(931) Prinia gracilis lepida.
The Indian Streaked Wren-Warbler.
Prinia lepida Blyth, J. A. S. B., xiii, p. 376 (1844) (Indus Valley) ; Blanf. & Oates, i, p. 448.
Vernacular names. Khur-phootki (Hind.) ; Door (Sind).
Description. Upper plumage, wings and tail fulvous-brown; the tail cross-rayed with brown, tipped with white and subtipped dusky; the rest of the plumage with the feathers centred dark brown in streaks; lores and round the eye fulvous-white; ear-coverts pale fulvous mottled with brown ; whole lower plumage pale fulvous.
Colours of soft parts. Iris yellow to tan-brown; bill black in Summer, horny-brown above, fleshy-brown below in Winter; legs and feet pale fleshy.
Measurements. Total length about 135 mm.; wing 42 to 47 mm.; tail 54 to 71 mm.; tarsus about 17 mm.; culmen 8 to 9 mm. The tail is about 10 mm. shorter in Summer than in Winter.
Distribution. Baluchistan, Afghanistan, Sind, Punjab, Rajputana and N.W. Frontier Province.
Nidification. The Indian Streaked Wren-Warbler makes a long, oval domed nest of fine grasses and shreds of grass-blades, sometimes lining it scantily with finer shreds and a little seed-down sometimes making a thick pad of the latter. It is usually placed in tufts of coarse dry grass within one foot to three feet from the ground; occasionally it is placed in small thorny bushes. The nest is built entirely by the female, the male perching on the top of some high grass near the nest and singing loudly whilst she works. They seem to have two breeding-seasons, for Zarudoy took eggs in Baluchistan in March and again in late June. In Lahore, Dodsworth found eggs in March and April, whilst General Betham states that around that town nests were most numerous in July and August. Lindsey-Smith and Pitman took nests at Multan and Dehra Ismail Khan in April and early May. The eggs number four or fixe. The ground-colour varies from almost white to a distinctly warm greenish blue or, less often, cream. In most eggs the whole surface is profusely covered with pale reddish blotches or freckles but in some the markings are more numerous at the larger end, forming a ring or cap and are sparse elsewhere. One hundred eggs average 13.8 x 10.7 mm.: maxima 15.1 xll.4 and 14.1 x 11.8 mm.; minima 11.9 x 9.9 mm.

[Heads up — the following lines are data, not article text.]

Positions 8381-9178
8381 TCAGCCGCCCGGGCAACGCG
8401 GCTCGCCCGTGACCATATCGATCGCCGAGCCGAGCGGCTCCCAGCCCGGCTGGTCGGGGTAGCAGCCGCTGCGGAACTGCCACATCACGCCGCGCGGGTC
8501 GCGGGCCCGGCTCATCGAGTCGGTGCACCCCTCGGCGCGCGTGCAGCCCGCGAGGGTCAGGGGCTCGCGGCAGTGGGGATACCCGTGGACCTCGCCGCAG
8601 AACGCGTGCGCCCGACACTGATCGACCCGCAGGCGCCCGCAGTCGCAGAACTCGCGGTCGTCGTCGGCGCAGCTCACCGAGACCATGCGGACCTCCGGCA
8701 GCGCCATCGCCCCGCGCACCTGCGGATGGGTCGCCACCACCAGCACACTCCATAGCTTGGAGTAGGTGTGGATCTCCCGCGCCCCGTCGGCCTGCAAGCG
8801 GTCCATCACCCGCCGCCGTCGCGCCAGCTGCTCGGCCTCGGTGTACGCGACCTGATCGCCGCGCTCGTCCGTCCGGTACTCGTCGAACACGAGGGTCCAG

Habits. This "Warbler keeps entirely to cover, composed either of grass or scrub, though it may also be seen frequenting and hunting for insects in the babool and acacia trees dotted about in among the lower cover. Ticehurst draws attention to the snapping noise made by this bird with its bill, in addition to its constant twitter. This snapping noise seems to be made by all Prinias and, curiously enough, by the birds of the genus Franklinia also.